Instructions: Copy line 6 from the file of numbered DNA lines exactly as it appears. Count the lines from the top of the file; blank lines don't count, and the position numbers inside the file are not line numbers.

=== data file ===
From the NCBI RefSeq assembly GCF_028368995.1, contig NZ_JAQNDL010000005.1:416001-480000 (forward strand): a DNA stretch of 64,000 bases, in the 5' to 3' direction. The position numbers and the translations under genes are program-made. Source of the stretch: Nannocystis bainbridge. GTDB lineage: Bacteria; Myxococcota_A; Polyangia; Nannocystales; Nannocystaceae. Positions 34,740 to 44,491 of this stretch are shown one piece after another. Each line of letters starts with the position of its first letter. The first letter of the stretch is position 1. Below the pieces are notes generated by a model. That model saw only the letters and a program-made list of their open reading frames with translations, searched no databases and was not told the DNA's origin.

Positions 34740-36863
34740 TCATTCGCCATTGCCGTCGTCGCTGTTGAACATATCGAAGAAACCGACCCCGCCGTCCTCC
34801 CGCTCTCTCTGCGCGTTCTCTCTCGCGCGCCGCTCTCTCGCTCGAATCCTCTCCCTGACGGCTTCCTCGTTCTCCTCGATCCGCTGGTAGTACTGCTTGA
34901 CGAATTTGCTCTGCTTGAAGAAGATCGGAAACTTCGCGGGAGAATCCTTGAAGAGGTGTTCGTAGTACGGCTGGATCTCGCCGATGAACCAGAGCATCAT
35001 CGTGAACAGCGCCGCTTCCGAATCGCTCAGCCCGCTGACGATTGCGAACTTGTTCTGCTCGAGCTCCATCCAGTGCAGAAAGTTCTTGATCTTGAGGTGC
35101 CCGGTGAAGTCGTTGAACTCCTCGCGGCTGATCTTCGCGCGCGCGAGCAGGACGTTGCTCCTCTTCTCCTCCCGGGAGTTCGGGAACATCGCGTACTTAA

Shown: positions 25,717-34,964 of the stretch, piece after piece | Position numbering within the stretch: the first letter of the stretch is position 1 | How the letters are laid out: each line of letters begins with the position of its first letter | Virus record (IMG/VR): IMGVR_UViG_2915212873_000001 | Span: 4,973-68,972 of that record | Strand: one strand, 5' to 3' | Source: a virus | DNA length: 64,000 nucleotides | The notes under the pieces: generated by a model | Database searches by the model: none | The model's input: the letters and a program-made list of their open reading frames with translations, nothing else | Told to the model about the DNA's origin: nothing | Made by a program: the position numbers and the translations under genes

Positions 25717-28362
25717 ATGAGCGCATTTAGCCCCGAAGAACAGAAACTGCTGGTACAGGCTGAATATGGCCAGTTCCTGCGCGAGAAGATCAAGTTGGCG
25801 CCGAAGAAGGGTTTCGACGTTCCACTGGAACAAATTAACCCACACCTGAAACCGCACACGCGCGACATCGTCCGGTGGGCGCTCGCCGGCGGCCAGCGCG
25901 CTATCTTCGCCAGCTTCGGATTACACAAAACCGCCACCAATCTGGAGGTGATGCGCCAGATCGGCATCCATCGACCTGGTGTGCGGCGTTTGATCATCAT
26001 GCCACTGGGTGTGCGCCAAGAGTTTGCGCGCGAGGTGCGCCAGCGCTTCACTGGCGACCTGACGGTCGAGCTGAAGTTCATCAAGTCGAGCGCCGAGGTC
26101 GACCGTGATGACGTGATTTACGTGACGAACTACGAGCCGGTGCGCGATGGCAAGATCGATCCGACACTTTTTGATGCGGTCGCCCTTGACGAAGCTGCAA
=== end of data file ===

35001 CGTGAACAGCGCCGCTTCCGAATCGCTCAGCCCGCTGACGATTGCGAACTTGTTCTGCTCGAGCTCCATCCAGTGCAGAAAGTTCTTGATCTTGAGGTGC